I think we as an industry need to recognise that this is a high-pressured industry, it is often very last-minute. We need to offer support because people become tired when they are working to tight deadlines and long hours. The pay in our industry isn’t that fantastic, so sometimes people are doing other jobs to substitute for mortgage and rental costs and that can add to the struggle.
In years gone by you would have noticed January, June, August and December were quieter months: not any more. We used to say, “we’re coming up to August, we can take the foot off the gas a little bit”, that doesn’t happen anymore.
Corporates are getting more savvy in terms of hotel and venue costs. They are a little bit cheaper in those periods and therefore you can’t take your foot of the gas. It’s just unbelievable, its relentless.
On the topic of ROI: it is going to be much easier to demonstrate to clients if your staff is not mentally drained and burned out. Do you agree?
Yes, absolutely. People don’t necessarily see that your talent is your biggest asset, so you will get a shiny new building, company cars, but actually your talent and your teams need to feel appreciated.
Everyone will have their limits, and as an employer you need to make sure you’re not pushing and overloading your staff. So, when people are putting a red flag up to say “I’m feeling overloaded”, that for me is sometimes too late.
You need to be monitoring workload, you need to be understanding what’s coming down the tracks and understanding your management style as well. If you are somebody who is running at 100mph, not everybody is going to be at the same pace. You should be looking at the expectations you put on others and should ensure that you are fair to your teams and give them a platform to speak out.
I want to touch on the agency model. In September, former EVCOM CEO Jennifer Jenkins revealed that agencies in some cases are being forced to accept appalling terms and conditions, such as 90-day payment terms, and many rely on one key client. This model is not sustainable, is it?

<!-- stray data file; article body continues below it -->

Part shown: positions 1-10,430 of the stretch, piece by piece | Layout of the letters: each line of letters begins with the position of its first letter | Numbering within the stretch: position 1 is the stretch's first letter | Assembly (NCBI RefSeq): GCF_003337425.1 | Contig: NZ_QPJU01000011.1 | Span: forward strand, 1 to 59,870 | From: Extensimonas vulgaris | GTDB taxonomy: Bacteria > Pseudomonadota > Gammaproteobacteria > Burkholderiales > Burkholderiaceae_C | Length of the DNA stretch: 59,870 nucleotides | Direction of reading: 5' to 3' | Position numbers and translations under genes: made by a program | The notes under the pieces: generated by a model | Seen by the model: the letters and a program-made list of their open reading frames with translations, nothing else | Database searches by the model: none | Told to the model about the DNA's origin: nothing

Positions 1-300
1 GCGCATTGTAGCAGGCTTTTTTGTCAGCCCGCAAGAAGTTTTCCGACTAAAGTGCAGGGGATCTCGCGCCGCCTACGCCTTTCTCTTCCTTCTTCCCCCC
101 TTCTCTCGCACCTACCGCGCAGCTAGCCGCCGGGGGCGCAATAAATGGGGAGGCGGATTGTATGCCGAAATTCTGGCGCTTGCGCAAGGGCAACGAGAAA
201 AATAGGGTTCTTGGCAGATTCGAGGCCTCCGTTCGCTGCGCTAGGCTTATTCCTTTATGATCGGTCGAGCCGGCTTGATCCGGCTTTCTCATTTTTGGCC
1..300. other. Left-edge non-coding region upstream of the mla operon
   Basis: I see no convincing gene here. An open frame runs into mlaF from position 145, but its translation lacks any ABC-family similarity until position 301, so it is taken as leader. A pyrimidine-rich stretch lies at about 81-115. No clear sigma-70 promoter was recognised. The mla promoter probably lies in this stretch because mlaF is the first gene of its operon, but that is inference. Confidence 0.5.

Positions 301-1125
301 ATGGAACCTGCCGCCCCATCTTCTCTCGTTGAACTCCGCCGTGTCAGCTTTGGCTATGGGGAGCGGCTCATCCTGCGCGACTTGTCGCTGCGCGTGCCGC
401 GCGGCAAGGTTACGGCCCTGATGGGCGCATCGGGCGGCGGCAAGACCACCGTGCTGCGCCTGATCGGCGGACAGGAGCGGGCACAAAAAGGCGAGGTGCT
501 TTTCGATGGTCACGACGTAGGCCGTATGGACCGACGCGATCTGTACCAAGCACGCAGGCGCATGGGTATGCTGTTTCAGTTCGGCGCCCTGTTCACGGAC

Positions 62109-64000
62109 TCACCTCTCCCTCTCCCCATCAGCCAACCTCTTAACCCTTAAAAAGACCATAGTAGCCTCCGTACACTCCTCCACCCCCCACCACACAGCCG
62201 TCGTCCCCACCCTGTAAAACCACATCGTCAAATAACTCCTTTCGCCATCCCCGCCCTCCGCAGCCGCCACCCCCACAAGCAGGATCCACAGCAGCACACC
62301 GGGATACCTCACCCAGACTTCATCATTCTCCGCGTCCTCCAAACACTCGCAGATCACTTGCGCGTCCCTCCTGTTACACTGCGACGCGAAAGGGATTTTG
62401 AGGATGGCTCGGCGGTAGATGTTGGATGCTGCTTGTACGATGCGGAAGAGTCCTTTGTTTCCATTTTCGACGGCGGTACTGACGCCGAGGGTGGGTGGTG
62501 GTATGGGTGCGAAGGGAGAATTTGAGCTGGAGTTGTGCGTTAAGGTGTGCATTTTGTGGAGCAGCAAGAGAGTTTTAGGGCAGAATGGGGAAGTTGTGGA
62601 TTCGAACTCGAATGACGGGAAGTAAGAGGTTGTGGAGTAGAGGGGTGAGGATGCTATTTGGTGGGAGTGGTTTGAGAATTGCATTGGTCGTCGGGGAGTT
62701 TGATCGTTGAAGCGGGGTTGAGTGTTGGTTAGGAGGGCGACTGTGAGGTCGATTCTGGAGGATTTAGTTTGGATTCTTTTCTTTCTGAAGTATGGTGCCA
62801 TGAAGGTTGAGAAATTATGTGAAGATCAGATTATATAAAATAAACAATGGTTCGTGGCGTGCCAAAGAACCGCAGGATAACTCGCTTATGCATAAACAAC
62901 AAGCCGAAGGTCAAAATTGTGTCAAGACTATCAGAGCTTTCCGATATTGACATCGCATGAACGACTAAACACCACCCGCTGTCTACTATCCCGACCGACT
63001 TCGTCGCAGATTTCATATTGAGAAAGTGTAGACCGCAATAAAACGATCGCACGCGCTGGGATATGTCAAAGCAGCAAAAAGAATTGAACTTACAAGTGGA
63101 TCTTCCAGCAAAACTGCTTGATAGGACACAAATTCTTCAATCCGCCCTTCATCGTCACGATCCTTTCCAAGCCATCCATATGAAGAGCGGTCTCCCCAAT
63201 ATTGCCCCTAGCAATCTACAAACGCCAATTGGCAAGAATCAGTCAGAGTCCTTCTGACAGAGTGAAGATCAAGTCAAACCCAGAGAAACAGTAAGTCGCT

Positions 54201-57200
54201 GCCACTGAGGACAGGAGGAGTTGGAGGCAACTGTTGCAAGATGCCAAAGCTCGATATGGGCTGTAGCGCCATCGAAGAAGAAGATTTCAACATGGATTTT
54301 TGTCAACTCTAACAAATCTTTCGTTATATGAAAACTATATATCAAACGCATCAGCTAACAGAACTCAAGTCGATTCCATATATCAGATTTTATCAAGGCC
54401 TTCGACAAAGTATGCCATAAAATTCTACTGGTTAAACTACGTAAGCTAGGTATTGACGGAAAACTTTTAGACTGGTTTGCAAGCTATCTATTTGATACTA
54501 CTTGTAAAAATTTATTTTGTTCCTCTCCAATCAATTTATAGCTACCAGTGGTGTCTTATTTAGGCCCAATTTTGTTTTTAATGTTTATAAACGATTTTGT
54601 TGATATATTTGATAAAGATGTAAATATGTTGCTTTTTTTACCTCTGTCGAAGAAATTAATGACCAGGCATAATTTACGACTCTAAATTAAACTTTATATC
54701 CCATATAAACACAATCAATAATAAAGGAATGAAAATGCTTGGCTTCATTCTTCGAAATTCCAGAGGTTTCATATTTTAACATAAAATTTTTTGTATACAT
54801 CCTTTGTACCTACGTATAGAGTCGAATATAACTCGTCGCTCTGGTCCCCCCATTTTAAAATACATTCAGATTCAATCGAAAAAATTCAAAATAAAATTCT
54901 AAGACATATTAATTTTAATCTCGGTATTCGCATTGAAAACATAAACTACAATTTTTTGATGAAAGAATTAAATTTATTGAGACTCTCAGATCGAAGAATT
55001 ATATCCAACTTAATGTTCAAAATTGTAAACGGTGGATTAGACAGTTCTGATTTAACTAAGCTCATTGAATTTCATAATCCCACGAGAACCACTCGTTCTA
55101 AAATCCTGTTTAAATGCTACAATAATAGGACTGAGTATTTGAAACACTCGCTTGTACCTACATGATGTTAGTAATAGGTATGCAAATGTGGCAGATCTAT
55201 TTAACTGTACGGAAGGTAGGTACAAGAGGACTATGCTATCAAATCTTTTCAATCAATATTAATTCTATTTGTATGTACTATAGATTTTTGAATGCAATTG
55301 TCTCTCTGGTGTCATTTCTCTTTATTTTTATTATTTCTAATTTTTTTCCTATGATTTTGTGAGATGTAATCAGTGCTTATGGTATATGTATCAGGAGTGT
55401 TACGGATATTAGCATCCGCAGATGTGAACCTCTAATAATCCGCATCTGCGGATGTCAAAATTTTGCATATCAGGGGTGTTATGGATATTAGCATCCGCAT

No, it is not. Having all your eggs in one basket is not sustainable. Some agencies will work with customers that are not contracted, where they are relying on relationships and again, that is just not sustainable. Yes, relationships and partnerships will help and aid business, but there is a risk that there could be a corporate who could change that overnight, and so the relationship is gone. You have a commitment to your staff.
Payment terms are something over the past few years that have increased in duration. When a piece of business moves from agency to agency, the new one may promise things that become the norm, and that corporate will take it to another agency. Again, we need to have a united voice because ultimately 90-day payment terms could put a business under.
We should be looking out for each other in terms of having an expectation of what is acceptable when it comes to payment terms, or at least because that puts pressure on the supply chain.
You should be given upfront funds to be able to draw down and pay out, so if you need to pay deposits to secure suppliers then you have the funds to be able to do that. Ultimately, pressure on cash flow will not help mental health.
Is it okay for an agency to reject business?
It is okay to walk away from business; we are not always going to accept every piece of business which is set for us. Another company may pick it up, but if it’s not right for you and it’s not right for your business model then so be it.
That’s not being unkind, or being rude, it’s understanding your business, understanding your limitations, and why you put yourself under undue pressure by accepting things that are just not succinct to your business model.